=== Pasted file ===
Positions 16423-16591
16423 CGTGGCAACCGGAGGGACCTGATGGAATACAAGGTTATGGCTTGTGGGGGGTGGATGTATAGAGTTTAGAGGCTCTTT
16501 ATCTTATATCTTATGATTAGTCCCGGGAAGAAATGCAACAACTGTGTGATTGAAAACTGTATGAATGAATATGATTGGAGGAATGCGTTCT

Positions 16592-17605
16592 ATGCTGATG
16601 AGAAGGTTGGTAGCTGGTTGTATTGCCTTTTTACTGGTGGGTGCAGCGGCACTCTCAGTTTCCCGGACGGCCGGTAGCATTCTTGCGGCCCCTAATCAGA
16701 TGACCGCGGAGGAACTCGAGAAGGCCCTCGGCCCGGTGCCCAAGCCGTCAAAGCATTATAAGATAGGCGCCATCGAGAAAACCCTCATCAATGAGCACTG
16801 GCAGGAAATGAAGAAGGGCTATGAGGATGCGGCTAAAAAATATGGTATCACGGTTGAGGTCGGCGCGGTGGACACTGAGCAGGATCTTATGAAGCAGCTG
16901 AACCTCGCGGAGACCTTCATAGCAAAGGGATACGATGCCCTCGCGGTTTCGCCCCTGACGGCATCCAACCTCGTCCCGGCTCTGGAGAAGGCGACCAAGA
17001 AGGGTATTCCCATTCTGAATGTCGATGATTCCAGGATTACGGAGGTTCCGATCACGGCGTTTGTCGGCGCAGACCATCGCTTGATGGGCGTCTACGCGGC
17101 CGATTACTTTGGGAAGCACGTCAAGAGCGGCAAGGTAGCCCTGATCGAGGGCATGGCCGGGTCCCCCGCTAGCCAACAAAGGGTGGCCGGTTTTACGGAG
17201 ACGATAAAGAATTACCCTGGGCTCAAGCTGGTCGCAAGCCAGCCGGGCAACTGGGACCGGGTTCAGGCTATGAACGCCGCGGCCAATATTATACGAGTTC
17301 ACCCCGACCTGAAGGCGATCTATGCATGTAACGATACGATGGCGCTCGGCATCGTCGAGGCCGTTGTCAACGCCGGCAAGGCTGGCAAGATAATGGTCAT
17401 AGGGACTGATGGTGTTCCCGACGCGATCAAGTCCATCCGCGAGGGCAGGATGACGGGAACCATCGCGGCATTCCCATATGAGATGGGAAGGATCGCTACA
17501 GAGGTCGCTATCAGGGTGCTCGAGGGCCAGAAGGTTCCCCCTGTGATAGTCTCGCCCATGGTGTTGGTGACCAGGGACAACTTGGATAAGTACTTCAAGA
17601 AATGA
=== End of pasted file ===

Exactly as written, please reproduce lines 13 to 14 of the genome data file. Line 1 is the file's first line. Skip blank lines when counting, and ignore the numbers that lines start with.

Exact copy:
17301 ACCCCGACCTGAAGGCGATCTATGCATGTAACGATACGATGGCGCTCGGCATCGTCGAGGCCGTTGTCAACGCCGGCAAGGCTGGCAAGATAATGGTCAT
17401 AGGGACTGATGGTGTTCCCGACGCGATCAAGTCCATCCGCGAGGGCAGGATGACGGGAACCATCGCGGCATTCCCATATGAGATGGGAAGGATCGCTACA